Microscope developed at MBL tracks individual molecules in living cells

October 3, 2016 by Diana Kenney, University of Chicago
New microscope shows the actin filament orientation in human skin cells, corresponding to the color wheel at bottom left. Credit: Shalin Mehta and Tomomi Tani

Scientists at the Marine Biological Laboratory and colleagues have unveiled a new microscope that can track the position and orientation of individual molecules in living cells—nanoscale measurements that until now have posed a significant challenge.

As reported this week in the Proceedings of National Academy of Sciences, the team's "instantaneous fluorescence polarization" microscope offers new insights into how cells achieve directed functions or forces.

"All functions of cells are directed. For example, cells move in a specific direction or divide at a certain site and orientation so the two are the right size. That direction comes from the nanoscale alignment of molecules in the cells, which this microscope can detect," said lead author Shalin Mehta, staff scientist in the University of Chicago's Department of Radiology and a staff researcher at MBL.

Understanding how cellular components work requires peering at a nanoscale—to the activity of billionth-of-a-meter-sized molecules that assemble to form the cell's components and drive their functions.

"With this microscope, we can see the orientation of a single molecule, or an assembly of molecules as they form a higher-order structure," said co-author Tomomi Tani, an MBL associate scientist. The scope can also detect minute conformational changes that are required for the protein's function.

Credit: University of Chicago

Polarized light microscopes, iterations of which been developed at the MBL since the 1950s, exploit "a property of light not visible to the human eye to measure molecular order below the resolution limit of the microscope," Mehta explained.

The team used the microscope to address various biological questions in collaboration with other scientists at the MBL, including Amy Gladfelter of University of North Carolina, Chapel Hill, and Clare Waterman of the National Institutes of Health.

"That is a unique feature of being at the MBL," Mehta said. "We were able to study three biological questions while our method was under development. Trying to solve each question led us to improve the microscope and the algorithms with every iteration."

Explore further: A look at living cells down to individual molecules

More information: Shalin B. Mehta et al. Dissection of molecular assembly dynamics by tracking orientation and position of single molecules in live cells, Proceedings of the National Academy of Sciences (2016). DOI: 10.1073/pnas.1607674113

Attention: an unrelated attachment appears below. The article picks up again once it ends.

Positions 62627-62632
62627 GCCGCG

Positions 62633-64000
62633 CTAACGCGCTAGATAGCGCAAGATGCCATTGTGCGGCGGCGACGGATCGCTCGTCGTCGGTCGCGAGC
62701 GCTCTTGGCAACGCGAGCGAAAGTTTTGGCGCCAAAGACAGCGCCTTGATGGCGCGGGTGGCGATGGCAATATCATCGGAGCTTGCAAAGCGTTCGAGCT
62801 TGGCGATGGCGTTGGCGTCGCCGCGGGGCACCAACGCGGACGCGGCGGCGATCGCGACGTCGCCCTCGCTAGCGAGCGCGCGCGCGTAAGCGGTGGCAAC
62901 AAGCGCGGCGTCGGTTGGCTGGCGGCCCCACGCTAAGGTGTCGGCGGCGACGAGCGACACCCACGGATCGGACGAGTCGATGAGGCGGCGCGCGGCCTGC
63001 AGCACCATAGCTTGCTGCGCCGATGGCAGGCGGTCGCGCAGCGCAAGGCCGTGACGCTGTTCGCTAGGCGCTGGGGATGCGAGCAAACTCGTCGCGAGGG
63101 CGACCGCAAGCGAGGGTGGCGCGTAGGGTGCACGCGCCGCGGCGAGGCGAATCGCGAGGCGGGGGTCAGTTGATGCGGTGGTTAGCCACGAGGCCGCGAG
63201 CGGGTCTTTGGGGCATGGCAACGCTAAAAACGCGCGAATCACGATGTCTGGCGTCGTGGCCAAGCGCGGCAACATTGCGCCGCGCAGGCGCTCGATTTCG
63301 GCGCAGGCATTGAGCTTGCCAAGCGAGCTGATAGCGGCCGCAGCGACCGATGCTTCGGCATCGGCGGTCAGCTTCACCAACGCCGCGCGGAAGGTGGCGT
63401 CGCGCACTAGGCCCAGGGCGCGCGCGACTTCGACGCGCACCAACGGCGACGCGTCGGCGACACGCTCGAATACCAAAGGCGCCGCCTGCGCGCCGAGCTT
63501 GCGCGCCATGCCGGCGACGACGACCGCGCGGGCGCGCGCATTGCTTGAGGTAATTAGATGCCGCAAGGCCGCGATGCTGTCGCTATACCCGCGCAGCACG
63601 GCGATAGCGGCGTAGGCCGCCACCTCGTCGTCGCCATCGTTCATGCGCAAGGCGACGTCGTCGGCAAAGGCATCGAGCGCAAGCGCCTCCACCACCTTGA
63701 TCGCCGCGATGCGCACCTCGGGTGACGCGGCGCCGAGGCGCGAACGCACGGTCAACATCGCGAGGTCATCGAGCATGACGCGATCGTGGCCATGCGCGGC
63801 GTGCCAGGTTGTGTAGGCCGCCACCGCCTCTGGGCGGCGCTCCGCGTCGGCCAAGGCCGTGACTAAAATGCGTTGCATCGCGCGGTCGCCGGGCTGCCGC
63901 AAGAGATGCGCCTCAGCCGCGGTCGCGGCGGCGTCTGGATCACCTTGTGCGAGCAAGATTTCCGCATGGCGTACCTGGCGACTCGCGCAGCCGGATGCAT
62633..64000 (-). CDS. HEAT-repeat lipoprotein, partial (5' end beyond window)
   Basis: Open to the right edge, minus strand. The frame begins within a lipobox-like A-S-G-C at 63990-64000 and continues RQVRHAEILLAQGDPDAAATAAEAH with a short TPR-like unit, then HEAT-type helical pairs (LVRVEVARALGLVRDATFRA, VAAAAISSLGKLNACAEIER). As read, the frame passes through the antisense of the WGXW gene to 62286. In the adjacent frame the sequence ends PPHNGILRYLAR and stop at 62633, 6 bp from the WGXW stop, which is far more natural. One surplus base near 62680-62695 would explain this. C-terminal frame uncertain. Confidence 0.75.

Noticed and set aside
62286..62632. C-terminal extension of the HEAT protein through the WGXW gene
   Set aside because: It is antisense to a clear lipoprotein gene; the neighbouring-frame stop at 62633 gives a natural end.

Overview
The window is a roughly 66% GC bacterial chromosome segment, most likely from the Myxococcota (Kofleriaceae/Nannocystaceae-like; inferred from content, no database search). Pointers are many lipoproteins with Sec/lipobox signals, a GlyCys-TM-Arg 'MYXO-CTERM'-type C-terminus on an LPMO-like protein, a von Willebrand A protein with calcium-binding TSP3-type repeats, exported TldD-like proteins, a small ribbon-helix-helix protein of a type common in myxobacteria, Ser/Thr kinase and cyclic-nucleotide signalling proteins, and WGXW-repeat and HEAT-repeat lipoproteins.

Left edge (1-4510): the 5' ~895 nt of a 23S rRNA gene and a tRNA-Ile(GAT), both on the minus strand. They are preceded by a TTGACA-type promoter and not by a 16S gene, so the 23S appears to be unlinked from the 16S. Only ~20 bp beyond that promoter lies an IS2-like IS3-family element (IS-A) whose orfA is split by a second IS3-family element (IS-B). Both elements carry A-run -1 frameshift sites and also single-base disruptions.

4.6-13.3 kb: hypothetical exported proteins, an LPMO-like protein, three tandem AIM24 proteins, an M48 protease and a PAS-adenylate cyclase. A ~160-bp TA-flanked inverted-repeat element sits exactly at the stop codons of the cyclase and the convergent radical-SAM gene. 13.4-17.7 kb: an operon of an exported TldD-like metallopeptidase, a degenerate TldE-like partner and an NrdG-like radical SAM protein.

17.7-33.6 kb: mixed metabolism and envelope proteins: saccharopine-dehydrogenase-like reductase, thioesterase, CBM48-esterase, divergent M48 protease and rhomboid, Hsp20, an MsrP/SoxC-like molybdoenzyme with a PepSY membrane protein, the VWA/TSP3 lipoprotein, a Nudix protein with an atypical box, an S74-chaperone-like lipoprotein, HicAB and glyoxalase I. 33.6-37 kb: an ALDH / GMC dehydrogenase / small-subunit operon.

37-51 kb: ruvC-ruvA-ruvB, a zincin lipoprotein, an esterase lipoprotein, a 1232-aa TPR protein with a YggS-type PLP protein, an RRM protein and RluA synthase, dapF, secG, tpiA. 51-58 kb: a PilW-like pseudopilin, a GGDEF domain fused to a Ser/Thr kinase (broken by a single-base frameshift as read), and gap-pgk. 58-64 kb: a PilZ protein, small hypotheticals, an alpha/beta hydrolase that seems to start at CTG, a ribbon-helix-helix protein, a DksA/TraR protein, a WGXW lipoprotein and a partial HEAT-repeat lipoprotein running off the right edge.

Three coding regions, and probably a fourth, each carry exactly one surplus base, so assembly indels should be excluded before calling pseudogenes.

Related Stories

A look at living cells down to individual molecules

August 3, 2015

EPFL scientists have been able to produce footage of the evolution of living cells at a nanoscale resolution by combining atomic force microscopy and an a super resolution optical imaging system that follows molecules that ...

New imaging method reveals nanoscale details about DNA

June 17, 2016

Researchers have developed a new enhanced DNA imaging technique that can probe the structure of individual DNA strands at the nanoscale. Since DNA is at the root of many disease processes, the technique could help scientists ...

Researchers outsmart the biological uncertainty principle

July 12, 2016

Anyone who has ever taken a group photo will be familiar with the problem: If everyone is constantly running around, it's almost impossible to get a sharp photo. Cell biologists who want to visualize molecular processes inside ...

Recommended for you

EPA adviser is promoting harmful ideas, scientists say

March 22, 2019

The Trump administration's reliance on industry-funded environmental specialists is again coming under fire, this time by researchers who say that Louis Anthony "Tony" Cox Jr., who leads a key Environmental Protection Agency ...

Coffee-based colloids for direct solar absorption

March 22, 2019

Solar energy is one of the most promising resources to help reduce fossil fuel consumption and mitigate greenhouse gas emissions to power a sustainable future. Devices presently in use to convert solar energy into thermal ...

0 comments

Please sign in to add a comment. Registration is free, and takes less than a minute. Read more

Click here to reset your password.
Sign in to get notified via email when new comments are made.